Cambridge Science Festival 2013.

On Saturday, March 16, cognitive and behavioural psychologist Professor Nicky Clayton and independent fine artist and creative writer Clive Wilkins, will be exploring the nature of imagination, and how it forms the cornerstone of our identity, diversifying reality yet impeding and disorientating our memories. Imagination: the door to identity – 11am-12pm, Anatomy Lecture Theatre. University of Cambridge.

Speaker Spotlight…

Nicky and Clive

What happens when a scientist interested in how humans and animals think gets together with an artist interested in the nature of imagination and consciousness? Curious? Then read on…

Nicky Clayton is Professor of Comparative Cognition in the Department of Psychology at the University of Cambridge University and Scientist in Residence at Rambert Dance Company. Clive Wilkins is an independent fine artist, creative writer, performer and teacher.


Cambridge Science Festival caught up with Nicky and Clive to chat about their unique partnership and to fill us in on the links between art and science, imagination and identity.

CSF: Firstly, how did you two meet? How did this collaboration come about?

NC & CW: A chance meeting at a party… and without knowing anything of each other’s background or provinance we clicked. We seemed to talk the same language right from the very beginning. It was quite surprising when we discovered that one of us was a scientist and the other one an artist. Every aspect of every thing we found interesting we shared… both differing disciplines threw up the same important questions about cognition and consciousness. We’ve had a field day since we discovered all this. It has allowed us to broaden our approach and explore ideas on so many fronts, individually and collectively.

CSF: On the surface, the coupling between art and science might seem a bit strange for some. Can you tell us a bit more about the links between these two disciplines?

NC: One might imagine that the two disciplines are poles apart, but in truth both use similar ideas for seeing and making sense of the world. The easy way of describing the similarities is to say they capitalise on the same patterns for thinking… but not completely. We’ve discovered that where there is disparity there is interest.

CSF: In relation to your event, how does imagination play a part in who we are?

CW: Imagination doesn’t play too big a part in who we are. It plays a much bigger part in who we are going to become next. The sand dunes are ever shifting. Time moves on… we move with it. The interesting thing is that as time does move on we have the uncanny ability to replay past times, and reinvent them. We are in fact a complex picture of ever-changing moments, ones that shimmer in the day light and twist in the night. We are the authors of our own dreams… we see within our mind’s eye.

CSF: What are you hoping to achieve in your work together?

NC: New ideas and new ways forward… new thinking in fact.  New ideas are at a premium at the best of times but we seem to have developed a collaboration that opens up a number of exciting possibilities. Further information can be obtained from our blog site The Captured Thought.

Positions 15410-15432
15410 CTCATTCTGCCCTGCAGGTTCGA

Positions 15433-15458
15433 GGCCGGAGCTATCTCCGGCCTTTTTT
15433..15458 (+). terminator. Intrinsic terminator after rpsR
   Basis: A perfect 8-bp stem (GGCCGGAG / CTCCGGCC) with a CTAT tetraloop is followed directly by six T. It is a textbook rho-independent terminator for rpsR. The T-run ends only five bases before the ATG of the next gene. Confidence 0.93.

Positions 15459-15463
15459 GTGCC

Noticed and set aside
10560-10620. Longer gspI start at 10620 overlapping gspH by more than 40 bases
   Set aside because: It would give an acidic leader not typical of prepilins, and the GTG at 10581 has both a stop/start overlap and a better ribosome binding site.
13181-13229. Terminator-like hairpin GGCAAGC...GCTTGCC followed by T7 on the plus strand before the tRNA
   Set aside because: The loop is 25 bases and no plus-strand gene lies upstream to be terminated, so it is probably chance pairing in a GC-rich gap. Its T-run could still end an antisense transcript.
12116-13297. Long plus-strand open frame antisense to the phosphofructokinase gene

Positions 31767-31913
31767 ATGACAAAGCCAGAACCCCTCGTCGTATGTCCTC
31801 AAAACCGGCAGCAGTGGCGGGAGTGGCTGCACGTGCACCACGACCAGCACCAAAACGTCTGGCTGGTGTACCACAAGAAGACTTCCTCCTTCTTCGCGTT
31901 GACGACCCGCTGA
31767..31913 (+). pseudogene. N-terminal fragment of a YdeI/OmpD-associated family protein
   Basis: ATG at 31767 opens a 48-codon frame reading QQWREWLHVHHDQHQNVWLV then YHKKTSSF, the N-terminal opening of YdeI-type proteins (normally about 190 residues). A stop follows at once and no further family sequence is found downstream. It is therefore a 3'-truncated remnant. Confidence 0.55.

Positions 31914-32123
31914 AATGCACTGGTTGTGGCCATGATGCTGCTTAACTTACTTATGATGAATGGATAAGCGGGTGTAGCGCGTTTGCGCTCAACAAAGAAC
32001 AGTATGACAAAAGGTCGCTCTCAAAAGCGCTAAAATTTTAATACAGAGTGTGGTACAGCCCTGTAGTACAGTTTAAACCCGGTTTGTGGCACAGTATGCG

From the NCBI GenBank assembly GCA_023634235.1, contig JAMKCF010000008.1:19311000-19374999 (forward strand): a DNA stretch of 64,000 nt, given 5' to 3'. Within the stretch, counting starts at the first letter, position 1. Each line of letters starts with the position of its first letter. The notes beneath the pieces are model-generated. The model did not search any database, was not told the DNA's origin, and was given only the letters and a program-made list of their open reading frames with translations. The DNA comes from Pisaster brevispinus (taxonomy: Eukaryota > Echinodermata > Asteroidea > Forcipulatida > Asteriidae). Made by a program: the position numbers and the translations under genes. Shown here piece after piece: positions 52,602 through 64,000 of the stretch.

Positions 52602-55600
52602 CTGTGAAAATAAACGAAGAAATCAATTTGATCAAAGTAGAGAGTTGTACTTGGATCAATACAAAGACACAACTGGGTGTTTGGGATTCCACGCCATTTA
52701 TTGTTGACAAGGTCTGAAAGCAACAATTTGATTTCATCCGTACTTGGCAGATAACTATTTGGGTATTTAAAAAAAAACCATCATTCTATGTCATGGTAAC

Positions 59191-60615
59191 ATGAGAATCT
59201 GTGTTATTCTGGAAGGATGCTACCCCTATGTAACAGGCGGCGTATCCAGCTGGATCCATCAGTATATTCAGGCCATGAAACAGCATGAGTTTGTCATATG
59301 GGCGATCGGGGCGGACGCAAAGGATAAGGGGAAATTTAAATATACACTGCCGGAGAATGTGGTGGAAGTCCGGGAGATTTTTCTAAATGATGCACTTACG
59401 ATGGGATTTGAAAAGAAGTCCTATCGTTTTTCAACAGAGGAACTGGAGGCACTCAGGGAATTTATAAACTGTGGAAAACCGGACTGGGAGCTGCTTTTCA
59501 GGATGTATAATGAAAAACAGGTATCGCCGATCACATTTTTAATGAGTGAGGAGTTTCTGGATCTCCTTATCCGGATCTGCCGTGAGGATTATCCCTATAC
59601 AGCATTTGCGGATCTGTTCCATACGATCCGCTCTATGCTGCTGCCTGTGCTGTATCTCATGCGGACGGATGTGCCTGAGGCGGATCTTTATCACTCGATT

CSF: What new things have you discovered by working together? And what’s the funniest or most surprising element?

CW: The formalising of patterns shared by different disciplines and the possibility of thinking without words and even beyond words.

The funniest and most surprising element was being piloted from Denver to Laramie for a series of four lectures at the University of Wyoming in one of the smallest and oldest propeller-driven aeroplanes you can imagine. For both an artist and a scientist this was a real Indiana Jones moment.

CSF:  Which events interest you most at the Cambridge Science Festival?

NC & CW: It’s hard to choose… there are so many amazing things going on. No wonder the Cambridge Science Festival is always so popular!

CSF: Why do you think these kinds of science festivals are so important?

NC: Sharing information in a real space is crucial and provides an opportunity for people to experience current thinking on a number of important issues and hear about the latest research. The internet is marvellous but we are a social species. The festival provides a great time and place to make new friends and meet old friends, as well as discovering exciting new things.

CSF: And finally, I hear you share a passion for tango?

NC & CW: Indeed so. Often before we give a lecture we indulge in a quick tango twirl. One of the funniest moments was just before our Royal Institution Discourse, which was a black tie affair. We danced across the black and white tiles in the foyer much to the amusement of numerous dignitaries and invited guests, including the Duke of Kent.

On Saturday, March 16, cognitive and behavioural psychologist Professor Nicky Clayton and independent fine artist and creative writer Clive Wilkins, will be exploring the nature of imagination, and how it forms the cornerstone of our identity, diversifying reality yet impeding and disorientating our memories. Imagination: the door to identity – 11am-12pm, Anatomy Lecture Theatre. University of Cambridge. 

for more information visit

About clivewilkins

Artist & Writer
This entry was posted in Clive Wilkins, Prof. Nicky Clayton, Published articles, Uncategorized and tagged , , . Bookmark the permalink.

Leave a Reply

Fill in your details below or click an icon to log in: Logo

You are commenting using your account. Log Out /  Change )

Facebook photo

You are commenting using your Facebook account. Log Out /  Change )

Connecting to %s